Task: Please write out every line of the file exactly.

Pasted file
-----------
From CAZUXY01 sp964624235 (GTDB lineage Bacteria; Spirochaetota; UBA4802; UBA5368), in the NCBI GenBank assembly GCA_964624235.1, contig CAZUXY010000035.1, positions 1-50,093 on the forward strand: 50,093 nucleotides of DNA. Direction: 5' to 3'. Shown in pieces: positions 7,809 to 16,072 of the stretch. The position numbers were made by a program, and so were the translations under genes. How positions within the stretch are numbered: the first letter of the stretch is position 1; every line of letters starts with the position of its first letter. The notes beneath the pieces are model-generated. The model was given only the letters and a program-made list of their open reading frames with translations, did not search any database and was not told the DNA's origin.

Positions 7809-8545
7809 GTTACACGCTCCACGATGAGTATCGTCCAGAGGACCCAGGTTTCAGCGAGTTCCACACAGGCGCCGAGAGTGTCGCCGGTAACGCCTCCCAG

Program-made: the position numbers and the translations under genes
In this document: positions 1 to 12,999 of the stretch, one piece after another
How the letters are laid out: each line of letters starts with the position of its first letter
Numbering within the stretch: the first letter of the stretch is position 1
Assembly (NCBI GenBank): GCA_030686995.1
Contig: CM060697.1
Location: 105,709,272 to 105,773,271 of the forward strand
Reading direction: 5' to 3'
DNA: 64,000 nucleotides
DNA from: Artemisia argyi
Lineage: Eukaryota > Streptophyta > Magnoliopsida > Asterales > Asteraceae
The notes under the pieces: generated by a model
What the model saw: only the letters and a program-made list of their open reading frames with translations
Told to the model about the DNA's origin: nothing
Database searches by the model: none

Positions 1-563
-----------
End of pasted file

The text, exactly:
From CAZUXY01 sp964624235 (GTDB lineage Bacteria; Spirochaetota; UBA4802; UBA5368), in the NCBI GenBank assembly GCA_964624235.1, contig CAZUXY010000035.1, positions 1-50,093 on the forward strand: 50,093 nucleotides of DNA. Direction: 5' to 3'. Shown in pieces: positions 7,809 to 16,072 of the stretch. The position numbers were made by a program, and so were the translations under genes. How positions within the stretch are numbered: the first letter of the stretch is position 1; every line of letters starts with the position of its first letter. The notes beneath the pieces are model-generated. The model was given only the letters and a program-made list of their open reading frames with translations, did not search any database and was not told the DNA's origin.

Positions 7809-8545
7809 GTTACACGCTCCACGATGAGTATCGTCCAGAGGACCCAGGTTTCAGCGAGTTCCACACAGGCGCCGAGAGTGTCGCCGGTAACGCCTCCCAG

Program-made: the position numbers and the translations under genes
In this document: positions 1 to 12,999 of the stretch, one piece after another
How the letters are laid out: each line of letters starts with the position of its first letter
Numbering within the stretch: the first letter of the stretch is position 1
Assembly (NCBI GenBank): GCA_030686995.1
Contig: CM060697.1
Location: 105,709,272 to 105,773,271 of the forward strand
Reading direction: 5' to 3'
DNA: 64,000 nucleotides
DNA from: Artemisia argyi
Lineage: Eukaryota > Streptophyta > Magnoliopsida > Asterales > Asteraceae
The notes under the pieces: generated by a model
What the model saw: only the letters and a program-made list of their open reading frames with translations
Told to the model about the DNA's origin: nothing
Database searches by the model: none

Positions 1-563